A flagship government scheme to offer free nursery places to disadvantaged two-year-olds could be hit by shortages and delays, it is feared. This is from the BBC…
Nursery providers and local councils say some areas may not be ready for the national roll-out to 130,000 toddlers across England in September this year.
Some 75,000 places have been found. The government is working with councils and providers to find the remaining 55,000.
South-east England, Birmingham and Manchester are struggling the most.
The scheme to provide 20% of disadvantaged two-year-olds with free part-time early education places was announced by Deputy Prime Minister Nick Clegg in the autumn of 2010 as part of a package of measures to boost the educational achievement of children from poorer homes.
It was an extension of a Labour scheme, and is due to be expanded again to 260,000 children in September next year.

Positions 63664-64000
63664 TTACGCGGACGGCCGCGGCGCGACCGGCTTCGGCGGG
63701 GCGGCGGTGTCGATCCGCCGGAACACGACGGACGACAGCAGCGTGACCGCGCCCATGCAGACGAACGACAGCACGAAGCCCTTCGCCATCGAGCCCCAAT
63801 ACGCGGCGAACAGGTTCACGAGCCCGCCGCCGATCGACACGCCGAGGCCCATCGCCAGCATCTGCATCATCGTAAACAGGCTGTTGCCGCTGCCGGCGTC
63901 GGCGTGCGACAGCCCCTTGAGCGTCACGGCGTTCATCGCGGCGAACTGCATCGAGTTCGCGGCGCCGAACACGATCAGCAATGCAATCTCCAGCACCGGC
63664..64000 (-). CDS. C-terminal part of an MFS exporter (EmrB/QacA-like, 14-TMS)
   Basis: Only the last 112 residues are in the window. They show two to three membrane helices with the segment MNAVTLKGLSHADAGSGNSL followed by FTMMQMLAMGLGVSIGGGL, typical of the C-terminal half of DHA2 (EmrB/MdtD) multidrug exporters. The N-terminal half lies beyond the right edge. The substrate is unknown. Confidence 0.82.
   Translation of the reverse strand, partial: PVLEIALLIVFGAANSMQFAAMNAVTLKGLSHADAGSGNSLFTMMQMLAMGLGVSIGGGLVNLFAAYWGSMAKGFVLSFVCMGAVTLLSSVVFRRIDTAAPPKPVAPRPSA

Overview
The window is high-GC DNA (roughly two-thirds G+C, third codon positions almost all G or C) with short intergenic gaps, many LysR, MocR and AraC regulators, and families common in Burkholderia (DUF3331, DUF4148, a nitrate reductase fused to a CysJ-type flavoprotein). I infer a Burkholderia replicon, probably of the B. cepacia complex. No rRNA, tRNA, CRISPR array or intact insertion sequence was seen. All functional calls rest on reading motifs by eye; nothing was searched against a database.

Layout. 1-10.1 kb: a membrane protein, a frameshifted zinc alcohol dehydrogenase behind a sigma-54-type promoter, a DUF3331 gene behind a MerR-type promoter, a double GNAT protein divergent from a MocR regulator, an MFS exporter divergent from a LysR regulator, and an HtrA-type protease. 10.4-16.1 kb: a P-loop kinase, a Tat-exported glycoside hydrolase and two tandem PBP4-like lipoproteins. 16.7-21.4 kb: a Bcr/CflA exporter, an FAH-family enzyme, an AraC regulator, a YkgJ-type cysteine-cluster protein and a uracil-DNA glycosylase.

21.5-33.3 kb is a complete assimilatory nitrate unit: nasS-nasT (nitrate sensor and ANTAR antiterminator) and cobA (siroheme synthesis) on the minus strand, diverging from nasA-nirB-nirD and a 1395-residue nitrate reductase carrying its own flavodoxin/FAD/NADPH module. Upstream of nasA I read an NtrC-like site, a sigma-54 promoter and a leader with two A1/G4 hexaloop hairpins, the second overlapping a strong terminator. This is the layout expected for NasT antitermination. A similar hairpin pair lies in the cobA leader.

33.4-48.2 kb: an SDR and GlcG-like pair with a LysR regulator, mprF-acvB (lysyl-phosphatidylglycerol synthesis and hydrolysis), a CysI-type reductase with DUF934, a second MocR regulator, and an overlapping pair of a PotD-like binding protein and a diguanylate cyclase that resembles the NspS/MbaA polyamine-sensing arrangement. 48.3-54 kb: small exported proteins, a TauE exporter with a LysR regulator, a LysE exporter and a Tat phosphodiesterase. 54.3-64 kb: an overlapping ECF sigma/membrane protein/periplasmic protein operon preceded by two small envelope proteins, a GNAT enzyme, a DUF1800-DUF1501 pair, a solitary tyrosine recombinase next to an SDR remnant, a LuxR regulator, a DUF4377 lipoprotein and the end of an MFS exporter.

But only 75,000 places have been secured just four months before the September roll-out, of which 70,000 are on existing pilot schemes.
James Hempsall, who is overseeing the delivery of the Achieving Two-Year-Olds programme, shrugged off concerns, saying local authorities, who now have a duty to ensure sufficient places, were reporting a “high level of confidence for delivery in September 2013”.
He said work was focusing on vacant places and creating more flexibility, such as asking nurseries to provide a third session on top of the traditional morning and afternoon sessions.
But Dr Jill Rutter, research manager at the Family and Childcare Trust, said it was a real struggle in poorer areas where the places are needed but where there tends to be less nursery provision.
TWO-YEAR-OLDS WHO QUALIFY
- Toddlers from first term after second birthday
- Parents on certain means-tested benefits
- Those in local authority care